“First, the fact of non-disclosure itself does not affect the validity of a contract for sale,” the court stated. “The RLPHRA explicitly states that none of its stipulations ‘shall affect the validity or enforceability of any sale or contract for the purchase and sale or lease of any interest in residential property.’ Therefore, the contract cannot be void under federal law for the failure to make the necessary disclosures.”

Although the McCreadys had alleged that the contract was void under state law, the district court explained that this would have no bearing on whether an injunction was appropriate relief under the TSCA. If the contract was considered void under the state law, the TSCA and RLPHRA requirements don’t factor in, even if one were to assume that the property in question was residential, the court noted.

“Plaintiffs have clearly stated that they ‘no longer have any desire to enter into any contract’ to buy the property until the offer is comprehensively rewritten,” the court said. “It is clear by plaintiffs’ own assertions that the parties are not in negotiations regarding the sale of the property and therefore, there is no current requirement that the defendants disclose anything.”

No inspection and no lead paint apparent

The McCreadys claimed the court had overlooked its request for nominal damages and declaratory relief for the alleged violations of TSCA and RLPHRA. The district court agreed that a private plaintiff may recover damages under RLPHRA, but the McCreadys had already admitted that they didn’t perform an inspection of the property and had not uncovered any lead paint. Thus, they were ineligible for compensatory damages.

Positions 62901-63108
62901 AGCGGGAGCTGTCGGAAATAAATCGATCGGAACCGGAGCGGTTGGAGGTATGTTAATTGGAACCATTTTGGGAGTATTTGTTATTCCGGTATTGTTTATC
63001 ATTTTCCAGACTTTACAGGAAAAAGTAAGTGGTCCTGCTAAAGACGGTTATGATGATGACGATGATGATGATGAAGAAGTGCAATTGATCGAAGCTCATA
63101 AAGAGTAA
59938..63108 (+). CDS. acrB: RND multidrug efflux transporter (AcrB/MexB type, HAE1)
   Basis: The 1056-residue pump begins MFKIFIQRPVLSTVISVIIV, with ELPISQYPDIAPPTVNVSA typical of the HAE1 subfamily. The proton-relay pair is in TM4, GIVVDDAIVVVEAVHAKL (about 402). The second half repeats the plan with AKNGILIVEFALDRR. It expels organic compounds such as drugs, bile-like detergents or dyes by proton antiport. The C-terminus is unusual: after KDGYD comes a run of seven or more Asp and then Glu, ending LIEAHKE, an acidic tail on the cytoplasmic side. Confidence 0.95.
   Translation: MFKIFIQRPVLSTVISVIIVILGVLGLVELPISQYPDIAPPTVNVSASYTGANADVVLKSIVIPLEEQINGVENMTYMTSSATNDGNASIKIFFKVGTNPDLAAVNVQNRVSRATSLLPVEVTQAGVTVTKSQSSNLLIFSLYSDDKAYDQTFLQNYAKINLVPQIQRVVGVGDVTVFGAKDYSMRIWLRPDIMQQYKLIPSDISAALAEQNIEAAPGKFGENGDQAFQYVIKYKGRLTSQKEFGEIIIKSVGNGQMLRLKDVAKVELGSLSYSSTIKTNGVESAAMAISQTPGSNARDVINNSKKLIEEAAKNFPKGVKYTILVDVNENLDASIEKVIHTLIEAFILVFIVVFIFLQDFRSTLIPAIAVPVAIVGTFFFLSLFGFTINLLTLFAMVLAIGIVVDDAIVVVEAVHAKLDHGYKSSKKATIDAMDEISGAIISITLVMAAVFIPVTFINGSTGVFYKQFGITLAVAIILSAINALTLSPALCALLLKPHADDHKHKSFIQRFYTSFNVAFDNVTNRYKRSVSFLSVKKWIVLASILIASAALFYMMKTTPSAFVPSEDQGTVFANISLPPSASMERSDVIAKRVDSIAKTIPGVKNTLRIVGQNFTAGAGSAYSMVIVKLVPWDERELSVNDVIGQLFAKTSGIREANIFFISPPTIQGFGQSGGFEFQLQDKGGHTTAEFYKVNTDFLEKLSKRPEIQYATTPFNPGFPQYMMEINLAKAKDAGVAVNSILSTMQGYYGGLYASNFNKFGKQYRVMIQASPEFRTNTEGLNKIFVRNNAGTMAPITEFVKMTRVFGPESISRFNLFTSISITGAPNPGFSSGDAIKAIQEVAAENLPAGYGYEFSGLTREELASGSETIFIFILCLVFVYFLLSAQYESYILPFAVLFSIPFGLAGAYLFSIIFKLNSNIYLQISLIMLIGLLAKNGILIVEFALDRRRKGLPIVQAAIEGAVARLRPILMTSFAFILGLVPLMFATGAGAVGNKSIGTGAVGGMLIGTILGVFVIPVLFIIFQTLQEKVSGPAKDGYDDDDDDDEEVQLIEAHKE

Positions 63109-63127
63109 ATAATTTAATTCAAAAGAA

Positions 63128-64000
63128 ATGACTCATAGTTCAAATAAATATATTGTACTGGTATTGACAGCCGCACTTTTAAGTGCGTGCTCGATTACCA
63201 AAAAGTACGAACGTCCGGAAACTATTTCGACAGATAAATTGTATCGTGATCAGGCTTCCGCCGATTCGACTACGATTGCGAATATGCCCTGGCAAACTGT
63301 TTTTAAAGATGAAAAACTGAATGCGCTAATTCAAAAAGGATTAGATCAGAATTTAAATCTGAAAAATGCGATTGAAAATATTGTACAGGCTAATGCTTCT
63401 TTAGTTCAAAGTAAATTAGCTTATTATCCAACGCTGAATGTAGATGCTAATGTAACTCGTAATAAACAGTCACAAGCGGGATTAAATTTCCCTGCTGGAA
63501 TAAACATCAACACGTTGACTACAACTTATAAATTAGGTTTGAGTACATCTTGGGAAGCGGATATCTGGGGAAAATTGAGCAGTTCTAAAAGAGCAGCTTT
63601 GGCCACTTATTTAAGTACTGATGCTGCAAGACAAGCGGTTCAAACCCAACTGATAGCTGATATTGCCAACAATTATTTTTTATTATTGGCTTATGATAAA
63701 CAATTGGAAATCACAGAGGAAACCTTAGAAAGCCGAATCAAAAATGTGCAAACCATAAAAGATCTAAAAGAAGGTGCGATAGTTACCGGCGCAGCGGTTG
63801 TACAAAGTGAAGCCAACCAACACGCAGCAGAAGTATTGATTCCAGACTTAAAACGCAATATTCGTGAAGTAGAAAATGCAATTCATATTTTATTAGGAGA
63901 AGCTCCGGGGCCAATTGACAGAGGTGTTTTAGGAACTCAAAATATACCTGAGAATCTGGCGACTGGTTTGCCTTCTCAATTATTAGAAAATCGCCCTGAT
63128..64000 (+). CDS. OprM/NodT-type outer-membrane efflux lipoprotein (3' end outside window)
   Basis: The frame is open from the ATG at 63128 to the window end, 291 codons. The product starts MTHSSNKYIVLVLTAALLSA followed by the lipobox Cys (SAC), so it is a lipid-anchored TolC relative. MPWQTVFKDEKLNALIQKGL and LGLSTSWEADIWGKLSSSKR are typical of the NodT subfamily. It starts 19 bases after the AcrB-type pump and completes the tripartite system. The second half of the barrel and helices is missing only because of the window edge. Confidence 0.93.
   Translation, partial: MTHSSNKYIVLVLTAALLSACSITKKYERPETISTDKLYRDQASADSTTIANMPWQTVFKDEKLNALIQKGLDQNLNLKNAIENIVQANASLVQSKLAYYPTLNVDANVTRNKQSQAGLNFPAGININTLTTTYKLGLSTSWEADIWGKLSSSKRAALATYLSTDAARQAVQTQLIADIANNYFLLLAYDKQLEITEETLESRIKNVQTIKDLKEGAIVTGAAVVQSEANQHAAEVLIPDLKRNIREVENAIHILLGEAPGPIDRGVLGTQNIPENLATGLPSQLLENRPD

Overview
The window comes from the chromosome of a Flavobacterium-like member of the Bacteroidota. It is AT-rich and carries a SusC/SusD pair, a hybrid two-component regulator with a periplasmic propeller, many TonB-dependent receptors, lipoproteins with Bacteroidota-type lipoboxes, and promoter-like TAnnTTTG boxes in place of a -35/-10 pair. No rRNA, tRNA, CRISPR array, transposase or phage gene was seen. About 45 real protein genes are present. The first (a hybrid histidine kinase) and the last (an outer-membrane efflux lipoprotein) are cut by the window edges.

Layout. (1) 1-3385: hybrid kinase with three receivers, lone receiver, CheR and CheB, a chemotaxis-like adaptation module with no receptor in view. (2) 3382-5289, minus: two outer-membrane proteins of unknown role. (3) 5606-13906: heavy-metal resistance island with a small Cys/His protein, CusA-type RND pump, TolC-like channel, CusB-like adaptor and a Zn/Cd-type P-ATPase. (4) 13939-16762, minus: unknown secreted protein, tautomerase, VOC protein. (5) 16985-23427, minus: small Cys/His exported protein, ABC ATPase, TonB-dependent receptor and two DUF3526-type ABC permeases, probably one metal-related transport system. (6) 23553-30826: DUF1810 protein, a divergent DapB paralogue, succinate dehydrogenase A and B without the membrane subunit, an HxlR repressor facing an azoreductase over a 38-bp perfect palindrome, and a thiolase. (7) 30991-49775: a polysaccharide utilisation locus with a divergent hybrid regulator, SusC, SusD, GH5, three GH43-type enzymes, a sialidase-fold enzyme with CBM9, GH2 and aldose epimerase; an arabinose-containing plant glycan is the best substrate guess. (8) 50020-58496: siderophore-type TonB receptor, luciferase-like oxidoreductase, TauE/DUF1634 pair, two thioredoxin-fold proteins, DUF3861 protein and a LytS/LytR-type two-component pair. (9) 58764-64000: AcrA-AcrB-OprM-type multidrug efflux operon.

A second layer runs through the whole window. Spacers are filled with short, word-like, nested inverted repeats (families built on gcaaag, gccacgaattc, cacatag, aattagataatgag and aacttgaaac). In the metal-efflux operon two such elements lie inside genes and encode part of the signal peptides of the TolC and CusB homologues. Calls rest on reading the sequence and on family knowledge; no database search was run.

The court had failed to consider their request for nominal damages, the McCreadys argued, but the court concluded that they had failed to provide support for their assertion that damages were even available to them under RLPHRA.

“Given the language of the statute, focusing on the costs incurred by the plaintiff, this court has no reason to believe that the statute even contemplates the awarding of nominal damages when no costs have been incurred by plaintiffs as a result of the alleged violation of the statute. Thus, this court concludes that nominal damages are not available to the plaintiffs as a remedy,” stated the court.

The McCreadys insisted they were due to receive restitution in the amount of the property’s purchase price plus interest and costs they incurred to remedy the home’s defects. They claimed they paid $45,000 for the property and an additional $3,100 for other costs associated with the sale. They further cited $8,500 they spent for improvements and repairs.

That total would be about $56,600, the district court noted, which fell below the threshold amount of $75,000 that was required in order to establish the court’s jurisdiction over the matter under 28 U.S.C. § 1332.

In their final attempt, the McCreadys sought declaratory relief under Article III of the U.S. Constitution, 28 U.S.C. § 2201, which allows federal courts the authority to provide declaratory judgment in cases where an “actual controversy” occurs within its jurisdiction, but isn’t an independent grant of jurisdiction. Instead, jurisdiction has to be predicated on another statute, the district court noted.

But since the McCreadys’ claims were found to be improper under the TSCA and RLPHRA, there was no actual case of controversy and the statutes couldn’t provide a basis for jurisdiction.

William H. McCready, Rachel Sue McCready v. Main Street Trust Inc., Robert L. Thortenson, John W. Healey, William E. Coffel d/b/a Coheth Properties, Rosenboom Realty Inc. and Larry Eugene Hall.